2.4. Chemotherapy-Associated Liver Injury (CALI)

Preoperative chemotherapy plays a critical role in the improvement of the management of CLM patients. Nonetheless, it presents some shortcomings, the most important being the development of chemotherapy-associated liver injuries (CALI), which include sinusoidal obstruction syndrome (SOS), nodular regenerative hyperplasia (NRH) and steatohepatitis. SOS can be considered a consequence of endothelial damage related to preoperative treatment. NRH would be the advanced stage, whereby nodular modification of the liver parenchyma is recorded [34,44]. In addition, different CALI are observed following different chemotherapy regimens and their occurrence increases with the duration of chemotherapy. Steatohepatatis needs to be carefully considered because it could be nonspecifically related to treatment rather to dysmetabolic conditions. The impact of CALI on postoperative outcome in patients undergoing partial hepatectomy for colorectal liver metastases remains controversial. A systematic review reported an increase in postoperative major morbidities in patients with severe sinusoidal dilatation and steatohepatitis [44]. In a recent study, Baldin et al. analyzed the liver injury associated to chemotherapy in a cohort of 187 CLM patients and recorded the presence of CALI in 68.9%, with SOS as the most frequent type (36.4%) [2].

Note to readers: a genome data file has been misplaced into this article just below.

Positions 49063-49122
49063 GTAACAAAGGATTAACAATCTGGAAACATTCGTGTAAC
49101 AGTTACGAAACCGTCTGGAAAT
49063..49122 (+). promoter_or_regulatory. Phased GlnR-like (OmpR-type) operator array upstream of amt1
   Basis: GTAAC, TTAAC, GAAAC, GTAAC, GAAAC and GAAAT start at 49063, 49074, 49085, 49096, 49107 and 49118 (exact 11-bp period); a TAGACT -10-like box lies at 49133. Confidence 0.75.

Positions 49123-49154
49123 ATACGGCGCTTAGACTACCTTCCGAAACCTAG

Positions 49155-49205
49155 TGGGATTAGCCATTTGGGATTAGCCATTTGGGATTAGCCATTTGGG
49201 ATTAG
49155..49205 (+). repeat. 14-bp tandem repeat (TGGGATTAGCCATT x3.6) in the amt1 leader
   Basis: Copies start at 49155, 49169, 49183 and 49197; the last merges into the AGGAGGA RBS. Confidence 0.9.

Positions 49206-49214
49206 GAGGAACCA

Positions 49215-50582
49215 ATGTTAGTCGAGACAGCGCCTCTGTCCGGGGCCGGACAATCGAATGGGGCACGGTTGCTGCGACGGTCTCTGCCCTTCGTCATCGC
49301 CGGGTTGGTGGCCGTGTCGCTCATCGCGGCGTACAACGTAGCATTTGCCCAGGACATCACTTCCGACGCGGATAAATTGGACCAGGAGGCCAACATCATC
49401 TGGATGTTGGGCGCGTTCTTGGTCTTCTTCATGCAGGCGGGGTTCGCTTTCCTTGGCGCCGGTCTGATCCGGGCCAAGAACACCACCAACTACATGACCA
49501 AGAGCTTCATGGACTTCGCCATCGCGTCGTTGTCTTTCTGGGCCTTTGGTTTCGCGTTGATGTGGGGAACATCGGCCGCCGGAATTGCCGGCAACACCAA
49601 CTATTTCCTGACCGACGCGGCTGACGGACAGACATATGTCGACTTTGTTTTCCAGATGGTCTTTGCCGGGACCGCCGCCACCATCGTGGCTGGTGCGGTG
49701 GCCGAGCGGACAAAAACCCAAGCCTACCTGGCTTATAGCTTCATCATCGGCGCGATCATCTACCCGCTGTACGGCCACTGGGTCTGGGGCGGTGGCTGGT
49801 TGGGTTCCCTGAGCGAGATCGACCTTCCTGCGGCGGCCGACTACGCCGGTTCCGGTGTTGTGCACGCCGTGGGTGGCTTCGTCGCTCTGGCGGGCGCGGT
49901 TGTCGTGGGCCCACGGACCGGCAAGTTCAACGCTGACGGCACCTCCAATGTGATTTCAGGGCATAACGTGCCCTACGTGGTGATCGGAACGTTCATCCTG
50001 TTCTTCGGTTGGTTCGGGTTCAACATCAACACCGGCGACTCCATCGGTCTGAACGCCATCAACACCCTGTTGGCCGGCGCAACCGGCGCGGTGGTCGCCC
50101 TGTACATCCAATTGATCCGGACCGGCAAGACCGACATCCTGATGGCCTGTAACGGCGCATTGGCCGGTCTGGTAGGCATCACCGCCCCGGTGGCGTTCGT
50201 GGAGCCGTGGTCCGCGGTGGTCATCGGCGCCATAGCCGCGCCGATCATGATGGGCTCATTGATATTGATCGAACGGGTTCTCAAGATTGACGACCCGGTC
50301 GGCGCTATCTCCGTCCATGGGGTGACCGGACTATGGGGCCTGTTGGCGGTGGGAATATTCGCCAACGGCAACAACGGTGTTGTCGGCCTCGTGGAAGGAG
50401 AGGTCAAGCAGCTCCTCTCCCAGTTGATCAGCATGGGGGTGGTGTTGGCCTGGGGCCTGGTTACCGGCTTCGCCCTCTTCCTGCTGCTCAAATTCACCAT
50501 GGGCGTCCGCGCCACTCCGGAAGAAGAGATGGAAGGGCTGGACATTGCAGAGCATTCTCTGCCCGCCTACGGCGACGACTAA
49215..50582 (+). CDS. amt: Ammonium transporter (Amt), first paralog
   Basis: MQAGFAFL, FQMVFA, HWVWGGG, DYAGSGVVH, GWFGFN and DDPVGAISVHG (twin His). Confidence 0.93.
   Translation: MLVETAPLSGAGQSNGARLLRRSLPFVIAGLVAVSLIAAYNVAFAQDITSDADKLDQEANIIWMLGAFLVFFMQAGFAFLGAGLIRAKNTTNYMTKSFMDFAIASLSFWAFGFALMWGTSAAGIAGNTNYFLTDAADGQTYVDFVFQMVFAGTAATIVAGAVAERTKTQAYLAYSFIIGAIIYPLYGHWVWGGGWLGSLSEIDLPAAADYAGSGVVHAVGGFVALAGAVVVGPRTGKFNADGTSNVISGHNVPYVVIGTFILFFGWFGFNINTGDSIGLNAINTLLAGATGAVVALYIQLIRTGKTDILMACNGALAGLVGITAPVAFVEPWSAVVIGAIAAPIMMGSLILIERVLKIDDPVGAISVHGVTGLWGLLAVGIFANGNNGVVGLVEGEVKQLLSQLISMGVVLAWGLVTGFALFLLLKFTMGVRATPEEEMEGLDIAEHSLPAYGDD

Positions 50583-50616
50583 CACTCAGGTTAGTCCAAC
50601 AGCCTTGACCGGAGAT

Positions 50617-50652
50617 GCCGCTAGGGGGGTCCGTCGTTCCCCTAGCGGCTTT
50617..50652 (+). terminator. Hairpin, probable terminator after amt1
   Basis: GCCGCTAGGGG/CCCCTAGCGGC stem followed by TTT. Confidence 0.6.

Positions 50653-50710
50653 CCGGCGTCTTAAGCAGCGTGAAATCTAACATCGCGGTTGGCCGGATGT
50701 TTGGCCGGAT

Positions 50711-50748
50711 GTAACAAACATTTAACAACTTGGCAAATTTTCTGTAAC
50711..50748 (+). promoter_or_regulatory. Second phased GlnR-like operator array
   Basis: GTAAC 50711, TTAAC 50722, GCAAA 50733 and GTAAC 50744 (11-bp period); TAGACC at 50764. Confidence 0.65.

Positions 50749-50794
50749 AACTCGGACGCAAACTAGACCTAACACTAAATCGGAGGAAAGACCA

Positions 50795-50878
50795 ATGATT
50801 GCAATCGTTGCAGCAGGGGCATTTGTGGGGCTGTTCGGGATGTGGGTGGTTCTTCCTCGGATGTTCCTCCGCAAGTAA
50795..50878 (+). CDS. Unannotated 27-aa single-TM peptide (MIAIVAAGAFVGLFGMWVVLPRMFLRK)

3. Tissue Immune Parameters

The density and types of immune cells infiltrating cancer tissues, commonly referred to as the immune contexture [6,45], has been object of intense studies, which have been particularly relevant in the clinical setting of colo-rectal cancer and liver metastasis [3,4,5]. In terms of clinical applicability, these studies are projected to reach two main objectives, closely inter-related, though primarily fulfilled by opposite experimental approaches. The first objective is a largely observer-independent, high-resolution definition of the multiple immune cells populating the tumor tissue. The primary approach towards this goal includes multi-dimensional strategies, such as multiplexed morphological methods, including the new imaging mass spectrometry and laser-capture microdissection, or “-omics” technologies, like single cell RNA sequencing. A prime example of the power of such tools applied to the study of the tumor immune microenvironment in human liver malignances is offered by the recent work by Massalha et al. [46]. In this study, the authors analyzed tissue samples from patients who underwent hepatic resection, including three CLM patients, and reconstructed a complete zonation cell atlas of both the malignant and nonmalignant liver, providing a comprehensive analysis of the mechanisms of cross-talk between the tumor microenvironment and carcinomas, and of the tissue spatial gene expression profile. The second objective is to narrow down to specific biomarkers to be used in daily routine, which is ultimately going to restrict the analysis to a limited number of variables. A prominent example for this approach is the “Immunoscore”, a widely harmonized evaluation of the adaptive immune response to tumors, specifically T-cell and cytotoxic T-cell counts, representing a broadly accepted output of various studies in this field [4,47]. As for the innate immune response to malignancies, particularly myeloid cells including macrophages, a similar goal has not yet been achieved [48].